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Old Aug 26, 2007, 10:13 PM   #1
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My heretofore SONY CycleEnergy NiMh Battery Charger (BCG-34HC) charger is like 18 months old, and have used it perhaps 10 time to charge my digital camera's (4) NiMh batteries. Has always done so, and always done it in like 1 or 2 hours.

Yesterday I tried charging another 4 NiMh batteries -but this time the SONY CYCLENERGY Charger - instead of automatically cutting off when the batteries were all charged - it just kept charging for another couple hours, and the batteries when I discovered the problem, were too hot to handle! The charger has that familiar "burnt resistors" smell.

Is this a common problem?

Fred, NY
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Old Aug 28, 2007, 2:37 PM   #2
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Sounds like, for whatever reason, the charger missed the cutoff. The cells may be damaged, you'll know by the charge they now hold. If they're not holding a good charge after this event, I'd replace the cells and charger as well.
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Old Sep 1, 2007, 7:40 PM   #3
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Usually a fast or super fastNiMH charger works by monitoring the voltage of the batteries being charged. Once a NiMH battery reaches a certain level of charge,itwill actually decrease in voltage a little,, just a tiny bit,, but many of the fast chargers are made to sense this critical decrease in voltage and will automatically know that this is the cut off point and will either switch off or go into a trickle mode, so as not to overcharge the cell. Further charging after this point will only heat the battery up.

Sometimes an aged cellwill not charge up like it once did when it was newer. Instead it may NOT decrease in voltage as much as itused towhen it reaches full charge and although it might still decrease in voltage a little, it might be a smaller amount than it did a few months before and the charger may not recognize this drop asa full charge drop. Instead it may see it as just one of the voltage variations it normally sees while the cell is charging up. This will let the charger go on charging as per normal, often resulting in massive overheating and distruction within the cell. It doesn't mean the battery will be destroyed completely, but everytime it happens, you erode the batteries capability to charge up properly. Eventually the battery willbegin to exhibita noticably shorter life and even though youthink you have a well charged up battery, you cannot guess the exact time a cell needs to reach it optimum full state of charge. Heat is the biggest enemy and causes all sorts of chemical reactions within the cell, either burning away needed elements or cooking them to the point that they are no longer able to take part in the batteries normal operation... At this point the trash is the only place fit for the battery...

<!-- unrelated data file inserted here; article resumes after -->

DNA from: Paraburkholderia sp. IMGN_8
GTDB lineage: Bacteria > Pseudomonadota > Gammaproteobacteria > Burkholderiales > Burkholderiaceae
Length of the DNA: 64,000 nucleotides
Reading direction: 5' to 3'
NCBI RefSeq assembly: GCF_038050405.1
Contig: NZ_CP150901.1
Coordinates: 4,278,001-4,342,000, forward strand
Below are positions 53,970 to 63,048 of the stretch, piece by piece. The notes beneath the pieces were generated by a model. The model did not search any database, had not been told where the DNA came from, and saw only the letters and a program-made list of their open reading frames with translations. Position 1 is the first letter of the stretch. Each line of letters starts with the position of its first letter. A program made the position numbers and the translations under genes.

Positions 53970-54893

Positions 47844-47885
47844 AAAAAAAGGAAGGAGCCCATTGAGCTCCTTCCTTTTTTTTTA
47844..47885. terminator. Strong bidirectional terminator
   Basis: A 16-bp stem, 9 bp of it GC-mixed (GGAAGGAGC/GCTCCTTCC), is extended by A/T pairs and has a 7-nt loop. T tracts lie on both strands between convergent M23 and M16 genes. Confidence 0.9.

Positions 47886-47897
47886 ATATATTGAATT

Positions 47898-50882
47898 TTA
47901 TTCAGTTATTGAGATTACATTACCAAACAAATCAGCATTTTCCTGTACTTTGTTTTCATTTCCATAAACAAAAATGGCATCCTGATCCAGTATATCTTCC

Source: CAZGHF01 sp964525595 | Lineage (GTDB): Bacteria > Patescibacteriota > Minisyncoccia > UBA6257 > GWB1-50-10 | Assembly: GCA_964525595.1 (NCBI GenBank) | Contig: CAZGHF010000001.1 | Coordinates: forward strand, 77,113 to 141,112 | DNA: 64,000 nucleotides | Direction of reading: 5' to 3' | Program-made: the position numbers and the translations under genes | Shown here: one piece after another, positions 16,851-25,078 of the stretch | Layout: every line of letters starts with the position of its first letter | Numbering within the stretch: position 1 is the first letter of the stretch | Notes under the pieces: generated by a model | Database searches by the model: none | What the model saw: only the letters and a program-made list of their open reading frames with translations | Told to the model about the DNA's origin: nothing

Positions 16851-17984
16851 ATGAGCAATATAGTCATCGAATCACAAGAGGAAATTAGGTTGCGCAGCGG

ALL NiMH batteries will eventually die this way, regardless of whetherthey have been charged up properly or not. It is just a matter of reducing this eventual degradation for a long as possible by charging it asefficiently as possible.

Your batteries may or may not be at fault but you should try other cells in the charger and watch them for signs of charging/overcharging before you condemn the charger. If all NiMH cells appear to overcharge and heat upthen accept your losses and get another charger,, but if some cells charge up normally, it is the cell(s) which is/are faulty. Not every cell is created equally. Sometimes even quality stuff,, fails...!!!

I personally HATE chargers which charge up in less than about 5 - 6 hours because I think they are more prone to problems within the charge laws. I sometime can't wait the 12-16 hours for the best charge cycle so I might get a faster charger but the fastest I have is a 5 hours charger for 4 cells around 2500ma. Other than that I simply use the overnight chargers, knowing this really is the best way to charge, simply because of the better temperature control aspects of the charge up...
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